Recently Saudi Arabia’s King Salman met the Chinese President in Riyadh where they signed a memorandum of understanding on the construction of a high-temperature gas-cooled reactor that can help the growing energy demand for electricity and water desalination in the Monarchy. This will also lead to the beginning of a nuclear program in Saudi Arabia. Actually, since 2006, the monarchy was projecting to construct and promote a peaceful nuclear capacity program within the GCC, and in 2007 the six Gulf States studied with the IAEA (International Atomic Energy Agency) the feasibility for a regional nuclear power, with the assistance of France. Saudi Arabia has already signed many international agreements for a nuclear cooperation with different countries as France, Argentina, South Korea, China.

Recently, in June 2015, Russia and Saudi Arabia signed an agreement for cooperation in the field of nuclear energy including the design, construction, operation of nuclear power, education and training and other aspects related nuclear reactors. Now, what if the Saudi’s decide to weaponize the use of nuclear energy? Such a decision would have subsequent effects in the region and lead to an arms escalation of WMD.

Nevertheless, if this situation is contained, it could bring back stability in the region as proven by history.

During the Cold War, the Soviet Union and the United States expanded their arsenals of ballistic missiles, the Cuban missile crises and the threat of a nuclear war between the two blocs that could destroy Russia and the United States and maybe the world, generated the need for negotiations to find a compromise. Khrushchev was going to dismantle the offensive weapons in Cuba and in exchange the US made a public declaration that it would never invade Cuba without a direct provocation, but it also said it would dismantle its missiles from Turkey and Italy. The outcome of the negotiations between the two blocs resulted in the establishment of a hotline between the Kremlin and Pentagon and the beginning of the “detente” period.

The struggle for power in the region between Saudi Arabia and Iran is already leading to an arms escalation, and it could already be possible for both countries to start a weaponization of nuclear facilities, and as such it wouldn’t matter who would start first, as long as the other would follow. Pakistan never wanted a nuclear bomb until India got one. Achieving parity with a rival country would lead the country’s to sit at the negotiating table and the achievement of a compromise. Iran could promise not to get involved in Yemen and in Bahrain, while Saudi Arabia would pull-out its intervention in the Syrian conflict, and Iran would join the war against ISIS.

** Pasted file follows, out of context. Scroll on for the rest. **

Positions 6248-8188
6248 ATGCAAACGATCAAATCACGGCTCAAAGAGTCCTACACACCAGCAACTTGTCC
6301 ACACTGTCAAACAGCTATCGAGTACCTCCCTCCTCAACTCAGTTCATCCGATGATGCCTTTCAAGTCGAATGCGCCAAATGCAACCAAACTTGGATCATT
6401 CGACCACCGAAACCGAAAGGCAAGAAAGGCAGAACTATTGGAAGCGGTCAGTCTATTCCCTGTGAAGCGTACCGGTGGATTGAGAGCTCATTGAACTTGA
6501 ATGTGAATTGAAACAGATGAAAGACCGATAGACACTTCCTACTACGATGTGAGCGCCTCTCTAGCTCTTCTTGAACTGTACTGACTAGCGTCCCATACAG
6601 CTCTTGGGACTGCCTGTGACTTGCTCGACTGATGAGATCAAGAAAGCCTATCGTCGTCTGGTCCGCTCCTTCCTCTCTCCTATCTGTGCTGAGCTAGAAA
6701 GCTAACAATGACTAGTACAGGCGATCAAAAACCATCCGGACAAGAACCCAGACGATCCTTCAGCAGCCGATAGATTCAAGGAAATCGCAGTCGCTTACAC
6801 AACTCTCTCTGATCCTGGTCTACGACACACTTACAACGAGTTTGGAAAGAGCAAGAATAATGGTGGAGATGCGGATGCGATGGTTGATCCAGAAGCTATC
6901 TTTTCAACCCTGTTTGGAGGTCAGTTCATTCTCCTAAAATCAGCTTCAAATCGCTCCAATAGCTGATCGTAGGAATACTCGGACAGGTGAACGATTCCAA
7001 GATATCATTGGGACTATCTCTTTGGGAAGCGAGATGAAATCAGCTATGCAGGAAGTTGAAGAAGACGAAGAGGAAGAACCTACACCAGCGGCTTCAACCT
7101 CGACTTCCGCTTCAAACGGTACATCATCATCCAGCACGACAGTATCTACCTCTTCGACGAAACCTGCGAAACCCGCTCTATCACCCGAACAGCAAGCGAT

Destruction game:

The year 1979 was marked ny the Islamic revolution in Iran, and the Iranian theoretical or “spiritual” leader aimed at exporting the Shia-Islam brand to Shiites minorities within the Middle East — this constituted a threat for the powerful Sunni-Monarchy, as it could undermine the existing equilibrium in the region. The Iranian clerics were urging the Shiites communities of the Gulf States to rebel against their rulers, and demonstrations started in Saudi Arabia, Kuwait, Bahrain and Iraq.

A year later, Iraq attacked Iran, and the two countries engaged in a war that served the interests of Iraq, and the Gulf countries, more precisely Saudi Arabia. Despite the support by Western countries, this war undermined the West’s interests in terms of oil flows disruption. Saudi Arabia with Kuwait were financing Iraq, and the United States was indirectly supporting the Iraqi government by cutting off Iran’s supplies. The Iranian revolution, followed by the war installed a climate of increasing rivalry between the powerful Shia and Sunni countries. With the recent uprising of the Arab Spring, the situation intensified.

Since the conflict in Syria and Yemen seems to offer no political solution, a climate of Cold War was installed in the region between Saudi Arabia and Iran.

The 3rd round of the Geneva peace talks regarding Syria, included the participation of delegates from the Saudi-backed opposition, the delegates from the Syrian government, the High Negotiations Committee and other opposition figures to discuss a possible ceasefire, prisoner exchanges, humanitarian aid deliveries and the threat posed by ISIS. The problem is that neither the opposition nor the actual Bashar government wants to negotiate with each other, and neither Saudi Arabia or Iran are willing to bury the hatchet in Syria.

With the Iranian nuclear deal, the reconciliation between Iran and the West and the failure of finding a solution in Syria and Yemen, the tensions between the two powerful nations in the regions are reaching their peak. One should not forget that the assassination of Archduke Ferdinand was sufficient to cause the World War I, and today a small incident in the region could have large consequences. Relations between both nations are exacerbated and as such we can imagine that a small event going wrong in Syria or Yemen could lead to a direct war between Iran and Saudi Arabia.